Sounds like it’s not as easy as you’d think? Ask people in law enforcement. And, remember, the story of a law doesn’t end with enforcement.

STEP FIVE: Repercussions
Law stops crime.

Really? How do you know? Or which laws? Do some laws stop one crime and encourage others? Do people always like new laws?

Laws and their enforcement have repercussions, and they may not (and in my opinion often ae not) what people would expect. Aggressive law enforcement can spur mistakes and public anger. A badly-phrased law can lead to odd enforcement and sentancing. An ignornat law can produce a backlash, and harsh laws can produce a rebellion.

Do not assume simple, mechanistic law-obeyed-problem-solved behavior in any society. People are a lot more complex than that.

MYTHS TO AVOID:
When writing about law and crime in your setting, be aware of these myths:

Fear produces obedience – Fear produces a lot of things, including psychosis, terror, and punching someone who made you afraid in the nose. Do not assume people will obey laws simply out of fear.
“In the good old days” – This is a classic way to justify portraying law and crime in a historical or historically-based setting – well in these days such-and-such worked, and such-and-such didn’t. Don’t assume. Do your research, there are a lot of myths out there. Also, if you go for the “in this day crime was low” routine, ask yourself just what people of the time you are writing about/basing your work on considered crime – a little hint, see if women and children recieved much legal protection.
“In this country” – See “In the good old days,” and be aware of ethnic stereotypes to boot.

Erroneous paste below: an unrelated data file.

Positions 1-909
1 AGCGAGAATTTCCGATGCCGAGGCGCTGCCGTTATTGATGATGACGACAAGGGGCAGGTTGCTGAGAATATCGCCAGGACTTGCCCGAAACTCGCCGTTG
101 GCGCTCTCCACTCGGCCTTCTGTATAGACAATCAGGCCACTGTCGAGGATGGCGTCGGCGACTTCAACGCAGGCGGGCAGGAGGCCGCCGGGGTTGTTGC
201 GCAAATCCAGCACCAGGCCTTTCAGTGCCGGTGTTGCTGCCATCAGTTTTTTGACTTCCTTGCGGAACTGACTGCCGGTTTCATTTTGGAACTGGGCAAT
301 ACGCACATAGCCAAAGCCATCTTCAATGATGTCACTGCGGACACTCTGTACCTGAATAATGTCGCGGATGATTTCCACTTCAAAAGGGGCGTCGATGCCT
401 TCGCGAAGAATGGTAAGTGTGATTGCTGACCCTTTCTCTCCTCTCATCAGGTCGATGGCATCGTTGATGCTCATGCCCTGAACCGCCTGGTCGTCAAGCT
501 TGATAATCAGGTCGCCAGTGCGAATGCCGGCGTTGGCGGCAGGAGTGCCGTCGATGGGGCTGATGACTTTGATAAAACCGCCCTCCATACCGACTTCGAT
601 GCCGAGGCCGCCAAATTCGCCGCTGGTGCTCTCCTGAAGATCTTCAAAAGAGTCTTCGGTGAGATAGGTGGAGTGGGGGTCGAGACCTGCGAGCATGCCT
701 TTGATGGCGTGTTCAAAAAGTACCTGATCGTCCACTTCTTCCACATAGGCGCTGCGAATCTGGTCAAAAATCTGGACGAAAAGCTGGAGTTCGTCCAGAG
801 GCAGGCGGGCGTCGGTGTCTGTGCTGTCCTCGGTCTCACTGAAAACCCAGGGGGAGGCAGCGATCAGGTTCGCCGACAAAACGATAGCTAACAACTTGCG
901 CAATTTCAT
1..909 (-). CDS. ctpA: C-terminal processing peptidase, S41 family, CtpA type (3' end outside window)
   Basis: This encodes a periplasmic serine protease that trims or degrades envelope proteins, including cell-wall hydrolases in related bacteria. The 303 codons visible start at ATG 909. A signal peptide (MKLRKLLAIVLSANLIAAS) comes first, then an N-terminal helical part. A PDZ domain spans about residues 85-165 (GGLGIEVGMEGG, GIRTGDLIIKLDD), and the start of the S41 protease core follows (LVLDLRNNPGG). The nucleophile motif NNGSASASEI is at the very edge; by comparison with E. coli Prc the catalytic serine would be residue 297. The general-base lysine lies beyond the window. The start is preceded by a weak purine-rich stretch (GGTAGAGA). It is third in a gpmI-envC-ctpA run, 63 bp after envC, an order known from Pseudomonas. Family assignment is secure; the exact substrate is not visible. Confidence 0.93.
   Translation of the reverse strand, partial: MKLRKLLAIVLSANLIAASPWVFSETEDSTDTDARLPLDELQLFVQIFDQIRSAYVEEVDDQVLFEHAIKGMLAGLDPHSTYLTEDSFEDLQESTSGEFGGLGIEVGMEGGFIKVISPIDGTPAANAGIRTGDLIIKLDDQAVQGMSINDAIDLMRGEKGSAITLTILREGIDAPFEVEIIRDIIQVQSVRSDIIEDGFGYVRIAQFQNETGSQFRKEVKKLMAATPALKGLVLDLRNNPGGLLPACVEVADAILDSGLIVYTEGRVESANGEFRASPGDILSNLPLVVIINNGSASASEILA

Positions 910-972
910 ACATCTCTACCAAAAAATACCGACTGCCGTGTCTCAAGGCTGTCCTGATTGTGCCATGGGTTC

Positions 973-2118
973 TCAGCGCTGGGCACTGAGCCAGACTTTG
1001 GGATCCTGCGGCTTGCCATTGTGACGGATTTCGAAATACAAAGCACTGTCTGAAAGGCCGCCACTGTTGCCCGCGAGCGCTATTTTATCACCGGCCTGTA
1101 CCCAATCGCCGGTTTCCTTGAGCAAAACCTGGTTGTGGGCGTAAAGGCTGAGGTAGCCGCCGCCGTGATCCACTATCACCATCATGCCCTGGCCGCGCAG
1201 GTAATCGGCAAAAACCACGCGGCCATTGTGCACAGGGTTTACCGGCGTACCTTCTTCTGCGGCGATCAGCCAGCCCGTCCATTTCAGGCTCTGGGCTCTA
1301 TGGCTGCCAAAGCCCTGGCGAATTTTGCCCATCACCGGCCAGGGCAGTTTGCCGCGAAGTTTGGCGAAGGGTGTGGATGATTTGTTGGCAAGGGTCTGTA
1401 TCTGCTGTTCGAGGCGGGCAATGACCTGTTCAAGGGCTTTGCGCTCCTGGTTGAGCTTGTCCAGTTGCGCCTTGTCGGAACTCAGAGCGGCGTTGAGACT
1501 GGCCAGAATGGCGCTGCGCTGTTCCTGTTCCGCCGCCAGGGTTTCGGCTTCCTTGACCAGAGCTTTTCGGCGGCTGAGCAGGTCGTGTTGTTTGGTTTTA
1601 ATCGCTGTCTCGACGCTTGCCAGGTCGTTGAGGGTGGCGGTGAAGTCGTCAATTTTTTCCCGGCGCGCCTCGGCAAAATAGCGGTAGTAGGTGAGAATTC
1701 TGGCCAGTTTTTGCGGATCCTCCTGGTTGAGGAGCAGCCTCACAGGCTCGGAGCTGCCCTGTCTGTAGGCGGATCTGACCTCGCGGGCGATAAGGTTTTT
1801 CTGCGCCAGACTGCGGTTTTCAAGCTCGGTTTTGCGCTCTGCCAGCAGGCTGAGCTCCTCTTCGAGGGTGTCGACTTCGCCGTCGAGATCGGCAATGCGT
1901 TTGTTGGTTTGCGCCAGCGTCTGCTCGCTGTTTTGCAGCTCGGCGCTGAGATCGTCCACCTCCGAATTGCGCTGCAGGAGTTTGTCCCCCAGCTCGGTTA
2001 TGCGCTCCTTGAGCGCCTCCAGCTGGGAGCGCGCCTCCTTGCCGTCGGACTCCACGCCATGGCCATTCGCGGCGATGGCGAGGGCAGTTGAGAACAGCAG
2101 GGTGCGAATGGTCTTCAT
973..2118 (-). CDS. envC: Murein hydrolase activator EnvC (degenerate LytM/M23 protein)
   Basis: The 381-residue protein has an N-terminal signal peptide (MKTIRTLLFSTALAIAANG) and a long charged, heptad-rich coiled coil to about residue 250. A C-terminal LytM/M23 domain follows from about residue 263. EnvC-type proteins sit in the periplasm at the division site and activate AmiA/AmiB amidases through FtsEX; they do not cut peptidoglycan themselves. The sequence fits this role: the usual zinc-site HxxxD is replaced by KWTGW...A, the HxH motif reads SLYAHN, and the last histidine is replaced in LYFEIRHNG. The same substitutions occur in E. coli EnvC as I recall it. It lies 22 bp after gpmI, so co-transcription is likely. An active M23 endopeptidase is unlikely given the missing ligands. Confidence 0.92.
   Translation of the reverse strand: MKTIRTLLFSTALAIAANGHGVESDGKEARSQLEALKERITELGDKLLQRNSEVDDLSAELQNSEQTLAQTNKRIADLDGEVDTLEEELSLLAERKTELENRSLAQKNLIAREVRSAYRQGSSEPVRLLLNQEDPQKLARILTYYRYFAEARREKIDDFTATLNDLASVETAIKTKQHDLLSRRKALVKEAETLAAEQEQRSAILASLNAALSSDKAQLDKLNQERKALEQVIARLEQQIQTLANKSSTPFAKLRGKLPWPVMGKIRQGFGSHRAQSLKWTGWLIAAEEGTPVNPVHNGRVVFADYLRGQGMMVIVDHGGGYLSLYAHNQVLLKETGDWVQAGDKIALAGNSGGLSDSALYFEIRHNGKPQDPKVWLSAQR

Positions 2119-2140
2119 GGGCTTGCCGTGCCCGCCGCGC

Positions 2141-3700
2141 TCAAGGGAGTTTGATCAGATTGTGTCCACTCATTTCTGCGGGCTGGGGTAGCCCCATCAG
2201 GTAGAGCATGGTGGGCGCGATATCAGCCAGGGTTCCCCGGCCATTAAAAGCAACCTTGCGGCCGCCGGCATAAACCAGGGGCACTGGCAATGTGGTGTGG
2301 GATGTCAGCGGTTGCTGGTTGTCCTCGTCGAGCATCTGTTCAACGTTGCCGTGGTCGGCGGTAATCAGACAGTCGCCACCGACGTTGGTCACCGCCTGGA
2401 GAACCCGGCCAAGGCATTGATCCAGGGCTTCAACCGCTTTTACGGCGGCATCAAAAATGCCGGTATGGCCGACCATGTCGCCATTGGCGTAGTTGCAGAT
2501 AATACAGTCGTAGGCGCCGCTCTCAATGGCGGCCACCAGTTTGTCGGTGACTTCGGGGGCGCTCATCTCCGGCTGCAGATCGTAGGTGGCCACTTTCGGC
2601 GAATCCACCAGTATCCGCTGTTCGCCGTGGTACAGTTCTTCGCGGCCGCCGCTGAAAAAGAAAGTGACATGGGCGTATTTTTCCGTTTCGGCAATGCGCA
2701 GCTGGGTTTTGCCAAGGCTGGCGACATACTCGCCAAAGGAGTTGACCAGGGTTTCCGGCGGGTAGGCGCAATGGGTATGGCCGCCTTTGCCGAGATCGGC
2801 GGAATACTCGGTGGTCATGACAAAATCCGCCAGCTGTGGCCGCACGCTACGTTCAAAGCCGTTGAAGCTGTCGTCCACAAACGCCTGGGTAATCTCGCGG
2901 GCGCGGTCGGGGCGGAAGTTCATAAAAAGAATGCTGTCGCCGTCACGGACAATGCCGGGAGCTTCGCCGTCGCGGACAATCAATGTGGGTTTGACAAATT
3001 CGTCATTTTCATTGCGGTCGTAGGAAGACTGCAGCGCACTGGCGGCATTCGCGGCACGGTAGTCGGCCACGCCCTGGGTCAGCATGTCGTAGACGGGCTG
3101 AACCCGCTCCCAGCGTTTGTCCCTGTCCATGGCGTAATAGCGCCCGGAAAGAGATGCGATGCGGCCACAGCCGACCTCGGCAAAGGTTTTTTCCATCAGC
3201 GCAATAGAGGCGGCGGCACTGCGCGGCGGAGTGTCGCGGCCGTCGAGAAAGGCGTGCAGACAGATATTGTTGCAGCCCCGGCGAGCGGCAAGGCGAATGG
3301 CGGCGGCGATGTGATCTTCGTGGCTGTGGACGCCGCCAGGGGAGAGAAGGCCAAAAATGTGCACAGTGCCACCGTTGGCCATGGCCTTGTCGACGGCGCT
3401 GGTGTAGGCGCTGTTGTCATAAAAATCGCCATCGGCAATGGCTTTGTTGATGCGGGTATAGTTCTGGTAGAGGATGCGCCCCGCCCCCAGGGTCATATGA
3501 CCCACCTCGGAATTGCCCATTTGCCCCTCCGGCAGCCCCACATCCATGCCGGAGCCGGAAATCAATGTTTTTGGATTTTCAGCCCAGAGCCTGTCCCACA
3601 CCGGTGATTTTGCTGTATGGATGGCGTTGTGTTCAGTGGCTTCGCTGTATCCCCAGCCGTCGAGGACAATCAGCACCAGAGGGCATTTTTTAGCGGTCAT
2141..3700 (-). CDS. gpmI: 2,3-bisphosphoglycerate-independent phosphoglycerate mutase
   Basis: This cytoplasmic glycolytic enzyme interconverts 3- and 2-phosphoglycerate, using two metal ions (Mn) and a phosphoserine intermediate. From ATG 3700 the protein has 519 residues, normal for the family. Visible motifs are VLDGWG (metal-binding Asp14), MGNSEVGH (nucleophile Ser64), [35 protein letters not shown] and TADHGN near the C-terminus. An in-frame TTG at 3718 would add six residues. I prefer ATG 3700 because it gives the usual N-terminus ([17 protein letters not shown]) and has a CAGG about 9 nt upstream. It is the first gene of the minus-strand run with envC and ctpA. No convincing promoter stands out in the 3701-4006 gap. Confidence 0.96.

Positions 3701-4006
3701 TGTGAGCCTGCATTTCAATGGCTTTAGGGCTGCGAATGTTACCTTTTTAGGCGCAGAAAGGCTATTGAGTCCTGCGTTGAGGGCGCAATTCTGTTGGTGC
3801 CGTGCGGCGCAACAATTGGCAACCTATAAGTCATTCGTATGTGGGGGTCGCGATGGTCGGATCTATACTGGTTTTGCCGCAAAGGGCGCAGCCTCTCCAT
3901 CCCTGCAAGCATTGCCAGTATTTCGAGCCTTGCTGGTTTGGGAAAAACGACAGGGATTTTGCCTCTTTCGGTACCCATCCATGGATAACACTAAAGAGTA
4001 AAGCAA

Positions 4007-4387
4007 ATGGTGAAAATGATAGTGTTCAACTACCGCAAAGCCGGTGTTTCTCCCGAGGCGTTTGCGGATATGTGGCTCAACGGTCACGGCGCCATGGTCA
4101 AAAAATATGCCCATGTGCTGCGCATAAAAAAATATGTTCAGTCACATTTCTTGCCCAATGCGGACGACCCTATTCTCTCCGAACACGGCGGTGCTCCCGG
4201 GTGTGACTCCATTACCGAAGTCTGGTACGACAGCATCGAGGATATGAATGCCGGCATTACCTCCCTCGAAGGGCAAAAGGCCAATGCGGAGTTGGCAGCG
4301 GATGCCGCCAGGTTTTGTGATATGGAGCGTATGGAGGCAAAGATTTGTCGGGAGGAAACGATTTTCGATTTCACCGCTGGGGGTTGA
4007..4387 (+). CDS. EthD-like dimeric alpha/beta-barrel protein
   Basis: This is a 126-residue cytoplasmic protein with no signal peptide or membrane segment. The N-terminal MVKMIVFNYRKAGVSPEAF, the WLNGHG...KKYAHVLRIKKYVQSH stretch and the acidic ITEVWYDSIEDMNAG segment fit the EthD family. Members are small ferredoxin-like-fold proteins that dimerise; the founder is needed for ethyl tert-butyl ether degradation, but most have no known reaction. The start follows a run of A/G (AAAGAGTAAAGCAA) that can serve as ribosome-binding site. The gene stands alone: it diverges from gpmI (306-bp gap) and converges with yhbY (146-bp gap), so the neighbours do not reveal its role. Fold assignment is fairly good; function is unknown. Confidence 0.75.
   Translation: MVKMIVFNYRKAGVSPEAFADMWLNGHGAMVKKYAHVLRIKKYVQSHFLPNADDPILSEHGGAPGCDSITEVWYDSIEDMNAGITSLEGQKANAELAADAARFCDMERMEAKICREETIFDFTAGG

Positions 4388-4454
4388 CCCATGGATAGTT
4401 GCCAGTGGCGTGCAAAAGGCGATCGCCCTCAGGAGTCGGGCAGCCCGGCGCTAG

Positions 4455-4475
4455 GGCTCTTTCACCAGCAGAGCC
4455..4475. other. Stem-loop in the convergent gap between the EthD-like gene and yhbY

Laws Stand the Test of Time – Laws change and alter, as do the cultures they are in. A good idea at one point may not be down the road, and a law may adapt well to changing times. There’s some basic ideas that always seem to work – don’t murder, don’t steal – but beyond what is needed to punish egergeiously, directly destructive behavior . . .
“Things would be perfect if . . .” – If, when writing a story dealing with crime, you ever find yourself sounding like a politician, pause. I find that can be a sign you’re resorting to stereotypes or shallow thinking.

SUMMARY:
Writing about law and crime is not easy. There’s a lot of elements to how laws are made and enforced. There’s a lot of complexity. Careful planning, thinking over repercussions, and not having an agenda can make sure your writing . . . isn’t a crime.

STEVE’S SITES:
Page of Generators – OK, I’m going to plug my own work for a moment. This is a page that houses Javascript/ECMAScript programs to generate superhero names, random Anime attacks, and even overblown fantasy plots. Not only useful or entertaining, feel free to experiment with the code.

The Future That Never Was – A look at how predictions of the future didn’t quite work out. Excellent for SF writers. Very, very insightful if you write SF or retro/historical.

Future Life: Machines or ET – What kind of alien “life” will we encounter or become? A serious look at what an advanced species may be like – now try imagining nanotech spacecraft the size of grass blades . . .

Medieval Names – Need a realistic medieval set of names? Come here and find out how it was really done.

A Way with Worlds is hosted at fanfiction.net and sffworld.com, and is archived at the Way With Worlds archive.

Copyright© 1999, 2000, 2001, 2002 Steven Savage, sffworld.com. All rights reserved. No part of this may be reproduced or reprinted without permission in writing from the author.